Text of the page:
Apple's scissors and butterfly keyboards. Butterfly, scissor, keyboards, Apple? Are these codewords to enter a top-secret Apple technology society? Unfortunately, not.
What these words indicate are the types of keyboards Apple offers on their Mac devices.
If you are searching for an answer to the difference between butterfly and scissors keyboards, we collected all the answers for you in this article.
Continue reading to learn more about Apple’s keyboards and why they were controversial.
What are Butterfly and Scissors Keyboards?
There are lots to unpack here. Why are some keyboards called scissors and why are some butterflies? Here’s a crash course on everything you need to know about these two keyboard variants.
“Scissor” and “butterfly” keys refer to the mechanism beneath each keycap. The physical mechanism registers a keypress—which is how all keyboards function.
What is a Scissor Switch Keyboard
The scissor-switch keyboard is a common and popular type of keyboard that has been around since the 1980s. When you press down on a scissor-switch key, its two “X” crossed pieces of plastic fold down, just like how scissors cross when you open and close them.
The traditional scissor-switch keyboard usually “travels” 2 mm. whenever a key is pressed. From what we were able to gather, Apple MacBooks and Keyboards have used the scissor-switch mechanism for almost two decades.
What is a Butterfly Keyboard
Up until late 2015, Apple introduced the first updated keyboards for its 12-inch MacBook Pro laptops.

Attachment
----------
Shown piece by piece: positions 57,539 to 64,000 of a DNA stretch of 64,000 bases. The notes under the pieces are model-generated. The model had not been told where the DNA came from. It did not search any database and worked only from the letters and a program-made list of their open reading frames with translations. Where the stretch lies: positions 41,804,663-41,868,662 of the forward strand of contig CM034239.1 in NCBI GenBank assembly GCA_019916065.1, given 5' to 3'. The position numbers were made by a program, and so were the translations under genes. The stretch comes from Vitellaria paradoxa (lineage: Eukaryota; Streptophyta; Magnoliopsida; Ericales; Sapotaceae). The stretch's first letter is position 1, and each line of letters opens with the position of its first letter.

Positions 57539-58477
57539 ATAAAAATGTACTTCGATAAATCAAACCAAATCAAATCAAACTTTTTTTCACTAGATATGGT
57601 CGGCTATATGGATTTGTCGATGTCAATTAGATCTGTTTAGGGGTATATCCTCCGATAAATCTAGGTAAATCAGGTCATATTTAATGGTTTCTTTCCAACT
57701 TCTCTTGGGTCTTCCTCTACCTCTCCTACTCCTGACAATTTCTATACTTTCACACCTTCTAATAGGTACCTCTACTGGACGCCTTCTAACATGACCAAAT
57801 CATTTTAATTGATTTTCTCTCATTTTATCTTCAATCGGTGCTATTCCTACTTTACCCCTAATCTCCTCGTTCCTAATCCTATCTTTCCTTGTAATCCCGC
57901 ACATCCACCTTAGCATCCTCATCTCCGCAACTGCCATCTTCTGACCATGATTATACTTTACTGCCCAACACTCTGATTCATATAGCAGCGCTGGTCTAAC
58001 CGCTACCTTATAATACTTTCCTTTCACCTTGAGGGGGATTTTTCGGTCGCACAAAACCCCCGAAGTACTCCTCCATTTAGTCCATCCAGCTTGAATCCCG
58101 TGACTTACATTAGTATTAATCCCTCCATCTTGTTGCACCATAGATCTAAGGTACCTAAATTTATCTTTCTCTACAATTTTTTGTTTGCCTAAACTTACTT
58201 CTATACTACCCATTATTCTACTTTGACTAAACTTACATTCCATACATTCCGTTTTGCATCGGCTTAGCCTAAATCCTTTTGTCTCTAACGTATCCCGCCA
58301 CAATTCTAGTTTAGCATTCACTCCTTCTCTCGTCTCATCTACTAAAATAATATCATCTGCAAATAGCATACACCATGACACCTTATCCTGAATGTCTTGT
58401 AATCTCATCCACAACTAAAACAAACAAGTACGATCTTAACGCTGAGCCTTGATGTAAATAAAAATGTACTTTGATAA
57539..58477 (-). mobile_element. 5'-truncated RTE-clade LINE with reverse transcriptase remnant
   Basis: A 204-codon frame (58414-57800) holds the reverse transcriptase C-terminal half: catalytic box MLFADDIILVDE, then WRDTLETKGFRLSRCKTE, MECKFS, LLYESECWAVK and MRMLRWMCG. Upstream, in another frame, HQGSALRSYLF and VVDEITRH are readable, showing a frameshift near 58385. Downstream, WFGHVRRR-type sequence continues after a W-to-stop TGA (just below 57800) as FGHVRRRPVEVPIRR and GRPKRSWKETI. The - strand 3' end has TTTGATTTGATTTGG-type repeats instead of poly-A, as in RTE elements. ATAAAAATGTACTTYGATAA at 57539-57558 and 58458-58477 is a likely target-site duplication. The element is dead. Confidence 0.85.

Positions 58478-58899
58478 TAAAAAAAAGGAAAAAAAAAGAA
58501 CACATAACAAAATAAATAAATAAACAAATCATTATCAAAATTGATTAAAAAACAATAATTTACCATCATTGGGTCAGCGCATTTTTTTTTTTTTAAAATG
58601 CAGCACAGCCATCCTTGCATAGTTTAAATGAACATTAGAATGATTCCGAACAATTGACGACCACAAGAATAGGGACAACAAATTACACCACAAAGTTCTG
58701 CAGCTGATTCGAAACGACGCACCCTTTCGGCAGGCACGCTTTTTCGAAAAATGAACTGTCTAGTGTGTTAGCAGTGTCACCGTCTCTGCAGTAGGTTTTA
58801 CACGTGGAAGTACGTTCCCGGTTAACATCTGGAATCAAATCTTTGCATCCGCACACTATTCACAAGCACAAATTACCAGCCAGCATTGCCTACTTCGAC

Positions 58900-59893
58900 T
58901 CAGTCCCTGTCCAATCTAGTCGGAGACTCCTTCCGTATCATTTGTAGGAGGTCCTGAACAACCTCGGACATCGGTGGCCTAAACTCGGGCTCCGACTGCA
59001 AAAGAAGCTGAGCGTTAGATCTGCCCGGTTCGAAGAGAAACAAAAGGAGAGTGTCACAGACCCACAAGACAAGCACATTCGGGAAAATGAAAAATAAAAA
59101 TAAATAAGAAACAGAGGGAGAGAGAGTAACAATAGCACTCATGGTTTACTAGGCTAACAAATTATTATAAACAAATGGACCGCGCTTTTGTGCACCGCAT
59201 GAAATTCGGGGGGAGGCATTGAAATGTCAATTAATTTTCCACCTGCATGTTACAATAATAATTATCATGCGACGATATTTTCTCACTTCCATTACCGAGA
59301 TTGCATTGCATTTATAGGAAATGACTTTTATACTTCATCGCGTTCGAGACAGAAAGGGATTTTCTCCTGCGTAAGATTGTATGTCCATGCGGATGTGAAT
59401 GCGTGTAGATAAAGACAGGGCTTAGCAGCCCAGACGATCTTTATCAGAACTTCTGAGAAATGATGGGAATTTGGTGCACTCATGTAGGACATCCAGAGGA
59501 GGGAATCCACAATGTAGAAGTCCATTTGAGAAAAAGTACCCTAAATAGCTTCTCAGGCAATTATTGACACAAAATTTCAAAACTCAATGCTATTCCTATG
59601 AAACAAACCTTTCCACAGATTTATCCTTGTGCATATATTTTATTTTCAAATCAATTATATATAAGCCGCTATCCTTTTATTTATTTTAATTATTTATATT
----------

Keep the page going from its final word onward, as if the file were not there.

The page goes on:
Along with the fourth generation MacBooks, they debuted a new “butterfly” keyboard. Apple slated this keyboard as 34% thinner and four times more stable than previous MacBook scissor keyboards.
The MacBook butterfly keyboard was an Apple invention that was intentionally shallow and had an even tinier “travel” distance. Instead of the traditional “X” formation under the key, Apple created a four-piece key instead.
What Are The Differences?
Here comes the controversy. Despite Apple’s good intentions to design thinner MacBooks, their innovation completely misfired.
There were two critical differences between the traditional scissor keyboard and the new MacBook butterfly keyboard. The contrasting differences are as follows:
- Butterfly keys had little to zero “travel” between keys compared to the previous 2mm scissor keys.
- Dust, debris, or crumbs would get lodged underneath the butterfly keys, making the keys unresponsive or completely stuck.
These two differences lead to widespread complaints from Apple users and consumers. Although the scissor keyboard also had a small gap between the keys, which lead to dust or crumbs getting under the keys, it was still possible to shake debris out of the scissor keyboard.
However, it was practically impossible for the thin, shallow butterfly keyboard to remove or shake the dust out from under the key. Users would end up pressing on keys with more force to get a response.
Moreover, some users complained that it felt like they were typing onto a solid surface with the butterfly keyboard.